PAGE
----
Cameron Beaubier proved the value of self-belief in 2019, turning around what seemed an unassailable deficit into a last-round, last-race championship victory.
Photography by Brian J Nelson
2019 MotoAmerica Superbike Champion Cameron Beaubier Interview
For the fourth time in five years, we find ourselves chatting with Monster Energy Yamaha’s Cameron Beaubier as the premier Superbike racer in the United States.
Four titles put the Californian in rarefied air, as he now ties Yamaha legend Josh Hayes for second in the all-time title tally. And this year had it all—a maturing and sometimes threatening teammate in Garrett Gerloff, an old rival in Toni Elias, and a points deficit to turn around that looked near impossible with three rounds to go.
“This year, it was really good mentally, I feel like,” Beaubier said. “We were kind of struggling, but we just kept digging, we never gave up. It was a good reminder for the future. Things will come around. You just got to keep your head down and keep chipping away. ”
What he had to chip away at was a mammoth 35-point deficit to Yoshimura Suzuki’s Toni Elias with just two rounds to go, after the 2017 MotoAmerica Champion had strung together win after win at the beginning of the year and built that sizeable gap.
Following a solid pre-season test program, Beaubier hit the ground running with the first win of the year at round one at Road Atlanta. Yet by the sixth round of the series in Laguna Seca, he was 39 points adrift. What followed was unthinkable—crashing out in race one at his home round of Sonoma, which gave Elias a massive 59-point advantage heading into Sunday’s race two.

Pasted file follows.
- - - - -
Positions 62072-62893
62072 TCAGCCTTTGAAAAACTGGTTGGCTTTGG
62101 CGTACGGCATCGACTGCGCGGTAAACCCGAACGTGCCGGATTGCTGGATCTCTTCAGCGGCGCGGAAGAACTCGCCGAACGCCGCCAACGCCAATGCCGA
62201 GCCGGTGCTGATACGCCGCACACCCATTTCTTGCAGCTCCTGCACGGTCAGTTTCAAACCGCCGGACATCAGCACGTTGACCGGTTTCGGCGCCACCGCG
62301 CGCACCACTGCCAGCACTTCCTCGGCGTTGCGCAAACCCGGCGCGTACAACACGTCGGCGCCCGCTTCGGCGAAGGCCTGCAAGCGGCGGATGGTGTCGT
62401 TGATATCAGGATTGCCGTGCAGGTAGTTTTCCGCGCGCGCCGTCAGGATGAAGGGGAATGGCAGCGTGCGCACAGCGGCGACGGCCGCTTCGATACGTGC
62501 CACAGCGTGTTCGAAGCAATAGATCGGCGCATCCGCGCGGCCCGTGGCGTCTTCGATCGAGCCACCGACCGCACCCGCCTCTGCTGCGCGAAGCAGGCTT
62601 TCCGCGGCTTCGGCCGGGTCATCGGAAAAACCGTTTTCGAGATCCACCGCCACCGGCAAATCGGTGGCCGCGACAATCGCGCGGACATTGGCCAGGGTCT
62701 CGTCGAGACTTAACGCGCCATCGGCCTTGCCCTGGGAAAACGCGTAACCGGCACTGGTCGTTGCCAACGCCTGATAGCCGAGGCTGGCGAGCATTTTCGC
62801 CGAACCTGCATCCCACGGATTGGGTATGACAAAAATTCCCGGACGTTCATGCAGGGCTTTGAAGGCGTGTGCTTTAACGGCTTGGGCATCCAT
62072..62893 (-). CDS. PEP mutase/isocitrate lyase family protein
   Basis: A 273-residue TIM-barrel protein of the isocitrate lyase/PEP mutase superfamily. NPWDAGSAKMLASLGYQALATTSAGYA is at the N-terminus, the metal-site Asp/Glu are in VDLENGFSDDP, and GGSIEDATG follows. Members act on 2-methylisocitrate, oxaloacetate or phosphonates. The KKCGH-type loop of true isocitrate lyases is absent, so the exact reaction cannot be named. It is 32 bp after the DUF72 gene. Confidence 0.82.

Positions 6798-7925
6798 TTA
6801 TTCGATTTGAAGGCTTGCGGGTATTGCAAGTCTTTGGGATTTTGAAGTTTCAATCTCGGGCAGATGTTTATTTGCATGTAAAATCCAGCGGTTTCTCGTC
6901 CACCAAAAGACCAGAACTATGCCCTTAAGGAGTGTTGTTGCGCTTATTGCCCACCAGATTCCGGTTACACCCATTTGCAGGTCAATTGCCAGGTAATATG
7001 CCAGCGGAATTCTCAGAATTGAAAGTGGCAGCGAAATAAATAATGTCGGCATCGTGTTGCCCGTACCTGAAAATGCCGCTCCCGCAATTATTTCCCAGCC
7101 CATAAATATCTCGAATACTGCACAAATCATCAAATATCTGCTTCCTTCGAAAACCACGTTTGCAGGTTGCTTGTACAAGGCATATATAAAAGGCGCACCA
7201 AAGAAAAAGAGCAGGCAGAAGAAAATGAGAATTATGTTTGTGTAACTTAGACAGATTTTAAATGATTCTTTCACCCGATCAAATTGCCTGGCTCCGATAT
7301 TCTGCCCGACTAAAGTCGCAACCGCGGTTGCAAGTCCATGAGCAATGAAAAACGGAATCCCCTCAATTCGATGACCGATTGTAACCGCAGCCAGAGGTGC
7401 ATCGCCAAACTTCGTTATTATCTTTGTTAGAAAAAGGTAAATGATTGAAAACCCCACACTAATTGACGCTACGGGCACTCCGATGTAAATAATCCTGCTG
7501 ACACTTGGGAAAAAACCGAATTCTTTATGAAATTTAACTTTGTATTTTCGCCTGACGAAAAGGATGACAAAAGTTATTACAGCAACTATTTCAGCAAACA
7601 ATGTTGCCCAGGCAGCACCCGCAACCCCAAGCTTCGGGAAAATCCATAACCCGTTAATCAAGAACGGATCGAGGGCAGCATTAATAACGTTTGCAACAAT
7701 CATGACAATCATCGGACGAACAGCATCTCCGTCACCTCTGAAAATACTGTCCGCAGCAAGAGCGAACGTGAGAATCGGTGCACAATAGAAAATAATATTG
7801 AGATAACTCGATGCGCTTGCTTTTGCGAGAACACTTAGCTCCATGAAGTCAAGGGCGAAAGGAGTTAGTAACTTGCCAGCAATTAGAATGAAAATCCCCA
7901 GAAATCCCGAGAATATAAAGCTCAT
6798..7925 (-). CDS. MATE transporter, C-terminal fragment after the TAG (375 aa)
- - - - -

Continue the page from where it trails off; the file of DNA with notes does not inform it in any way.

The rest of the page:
“That was the big part of the season for me where I was just like, ‘man, it’s not looking too promising,’ ” Beaubier admits. “To be able to come back after that was going to be tough, especially for how strong Toni was at the beginning and middle of the season. Then Toni went and crashed in race two and gave us those points back after I won. That put us a little bit back in it, at least in sniffing distance.”
Even so, Beaubier didn’t just go out and demolish the opposition for the remainder of the year. A pair of second places at Pittsburgh, the latter of which behind Elias, still had him on the back foot. But a resurgent performance at New Jersey Motorsports Park with a second and first, while Elias could only card a pair of fourths, put him within 16 points of the title heading into the final round of the championship at Barber Motorsports Park in October.